Ada’s chief contributions to scholarship, in terms of her own research and writing, were in the fields of Hasidism in the 18th-20th centuries and the earlier Sabbatean movement. She was interested in the early structure of the hasidicmovement, and in the role of gender in Jewish mysticism. A seminal article (in the Abramsky volume) revised the idea presented by her grandfather’s friend Shmuel Abba Horodezky that ‘women enjoyed complete equality in the Hasidic movement’ which, he believed, was illustrated by the career of ‘the Maid of Ludmir’ who was described as a female hasidic Rebbe. Ada claimed that the ‘Maid’ was discounted in her role as Rebbe by prominent male hasidicleaders of the time.
Later, she wrote two significant articles on the role of women in Habad, showing how each of the last three Lubavitcher Rebbes made radical steps concerning women, first creating a female constituency in the community, then considering them hasidim in their own right and eventually, she claimed, granting them the mystical status of ‘Tsaddik’. All these articles are included in her volume Hasidic Studies, Essays in History and Gender (Littman Library, 2018).
She also explored more radical aspects of gender and mysticism in her book Women and the Messianic Heresy of Sabbatai Zevi, 1666-1816 (Littman Library, 2011, translated from the Hebrew by Deborah Greniman), which focused on the Sabbatean combination of sexual liberation of women and granting them the role of ‘prophets’.
Apart from her own research, Ada drew contrasting people together and generously opened doors. A conference on Hasidism which she organised at UCL in 1988 (its proceedings were published in her Hasidism Reappraised, Littman Library, 1996) brought together many of the leading ‘secular’ scholars of the movement together with ‘haredi’ researchers such as Yehoshua Mondshine, Daniel Meijers and the writer of these lines. Ada transcended such distinctions, and helped others to transcend them as well.
Ada’s activities included her time as President of the British Association of Jewish Studies, and her lengthy funded project, housed at the HJS Department, on the language of the Zohar. She also served, with great distinction, as president of the Jewish Historical Society of England, graciously accepting the position after the untimely death of Professor John Klier in 2007.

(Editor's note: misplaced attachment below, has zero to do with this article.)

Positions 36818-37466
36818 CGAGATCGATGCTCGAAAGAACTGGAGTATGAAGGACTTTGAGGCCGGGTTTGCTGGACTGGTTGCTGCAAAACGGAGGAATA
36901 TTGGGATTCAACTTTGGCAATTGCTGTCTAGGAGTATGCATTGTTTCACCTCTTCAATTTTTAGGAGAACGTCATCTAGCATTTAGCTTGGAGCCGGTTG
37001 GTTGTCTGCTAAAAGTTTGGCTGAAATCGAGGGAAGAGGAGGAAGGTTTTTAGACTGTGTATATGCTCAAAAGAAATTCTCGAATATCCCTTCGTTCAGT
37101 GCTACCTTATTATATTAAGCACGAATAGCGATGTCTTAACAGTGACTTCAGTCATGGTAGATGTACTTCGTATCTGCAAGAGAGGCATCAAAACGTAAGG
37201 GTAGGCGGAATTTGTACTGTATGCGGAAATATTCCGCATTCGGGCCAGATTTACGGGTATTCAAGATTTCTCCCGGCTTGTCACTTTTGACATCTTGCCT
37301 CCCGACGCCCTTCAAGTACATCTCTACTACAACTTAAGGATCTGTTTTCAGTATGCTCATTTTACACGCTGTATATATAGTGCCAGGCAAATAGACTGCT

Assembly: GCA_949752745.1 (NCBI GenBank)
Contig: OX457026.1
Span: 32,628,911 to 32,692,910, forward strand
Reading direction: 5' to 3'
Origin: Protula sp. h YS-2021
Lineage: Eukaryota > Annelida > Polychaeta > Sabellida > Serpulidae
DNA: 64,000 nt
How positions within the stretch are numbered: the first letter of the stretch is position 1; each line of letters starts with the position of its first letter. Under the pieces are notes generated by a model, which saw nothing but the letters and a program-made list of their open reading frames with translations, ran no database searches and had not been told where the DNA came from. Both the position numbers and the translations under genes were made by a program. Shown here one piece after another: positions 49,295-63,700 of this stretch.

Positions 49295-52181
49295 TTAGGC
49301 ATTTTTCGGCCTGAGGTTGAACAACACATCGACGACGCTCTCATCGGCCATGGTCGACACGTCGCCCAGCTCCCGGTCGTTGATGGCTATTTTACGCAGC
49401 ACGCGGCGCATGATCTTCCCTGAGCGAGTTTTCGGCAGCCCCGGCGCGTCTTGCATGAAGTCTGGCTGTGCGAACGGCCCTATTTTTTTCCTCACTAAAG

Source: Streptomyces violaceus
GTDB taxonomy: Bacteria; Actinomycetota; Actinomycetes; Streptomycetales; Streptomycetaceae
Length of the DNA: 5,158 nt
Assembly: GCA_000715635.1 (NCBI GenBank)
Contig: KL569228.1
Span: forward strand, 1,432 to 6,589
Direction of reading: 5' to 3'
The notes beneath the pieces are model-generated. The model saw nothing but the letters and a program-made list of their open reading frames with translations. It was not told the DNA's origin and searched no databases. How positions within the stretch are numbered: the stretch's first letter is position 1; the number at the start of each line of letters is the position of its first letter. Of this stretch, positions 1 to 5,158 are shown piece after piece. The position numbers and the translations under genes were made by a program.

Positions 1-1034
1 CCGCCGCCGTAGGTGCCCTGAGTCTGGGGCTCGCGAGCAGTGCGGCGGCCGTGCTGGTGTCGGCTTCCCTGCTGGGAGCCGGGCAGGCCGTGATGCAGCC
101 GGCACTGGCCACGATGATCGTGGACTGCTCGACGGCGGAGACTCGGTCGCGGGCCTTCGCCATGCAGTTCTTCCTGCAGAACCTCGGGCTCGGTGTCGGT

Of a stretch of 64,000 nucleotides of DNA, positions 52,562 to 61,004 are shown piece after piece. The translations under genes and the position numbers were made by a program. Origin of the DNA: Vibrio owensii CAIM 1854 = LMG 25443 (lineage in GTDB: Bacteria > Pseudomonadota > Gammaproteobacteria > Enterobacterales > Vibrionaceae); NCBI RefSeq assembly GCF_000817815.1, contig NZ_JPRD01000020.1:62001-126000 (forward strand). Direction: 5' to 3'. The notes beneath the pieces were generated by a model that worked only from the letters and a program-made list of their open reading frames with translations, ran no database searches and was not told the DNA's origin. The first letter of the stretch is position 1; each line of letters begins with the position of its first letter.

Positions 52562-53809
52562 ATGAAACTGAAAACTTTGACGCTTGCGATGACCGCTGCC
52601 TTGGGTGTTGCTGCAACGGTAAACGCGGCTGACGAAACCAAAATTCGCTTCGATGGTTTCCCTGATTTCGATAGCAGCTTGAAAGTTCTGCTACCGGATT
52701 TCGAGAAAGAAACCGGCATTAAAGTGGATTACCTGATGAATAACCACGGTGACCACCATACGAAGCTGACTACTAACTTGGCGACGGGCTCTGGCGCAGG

Ada frequently participated in the public events organised by the Institute of Jewish Studies at UCL, and was involved in several ways with the now burgeoning realm of Jewish Studies in contemporary Poland. Hence it is fitting that her extensive personal library of hasidic works will be housed at the University of Wroclaw. Also significant were her contacts with figures in the contemporary Hasidic world, such as Rabbi Shmuel Lew, whom she admired.
Ada’s final public act in the academe was the organising of a conference at UCL in September 2019, commemorating fifty years since the passing of her old mentor and PhD supervisor, Joseph G. Weiss, dedicated to his thought, life and teachings. Again, an act of love.
A volume of essays planned to be in her honour, edited by colleagues and former students, is shortly to be published. Now, it will be in her memory. Academic memorial events are being planned, in this country and in Israel.
Sadly, cancer cut short her life. She had an amicable relationship with her former husband Bill Albert, who lectured on economics at the University of East Anglia and later became a popular author. They have a daughter Maya, and a son Saul, who with his wife Selene has a baby boy Yshai, a source of much joy for Ada. May her memory be for a blessing.
Professor Sacha Stern, Head of Department, UCL Hebrew and Jewish Studies, adds:
Professor Ada Rapoport-Albert was the life and soul of the Department, where she was student, academic, and then Head of Department, for over half a century. Her charismatic and inspiring leadership raised the Department to its current internationally high standing. She was expert in all areas of Jewish Studies, and made paradigm-shifting contributions to the study of Jewish mysticism, Sabbateanism, and Hasidism. She was a well-known, highly popular figure across the whole of UCL, and will be sorely missed.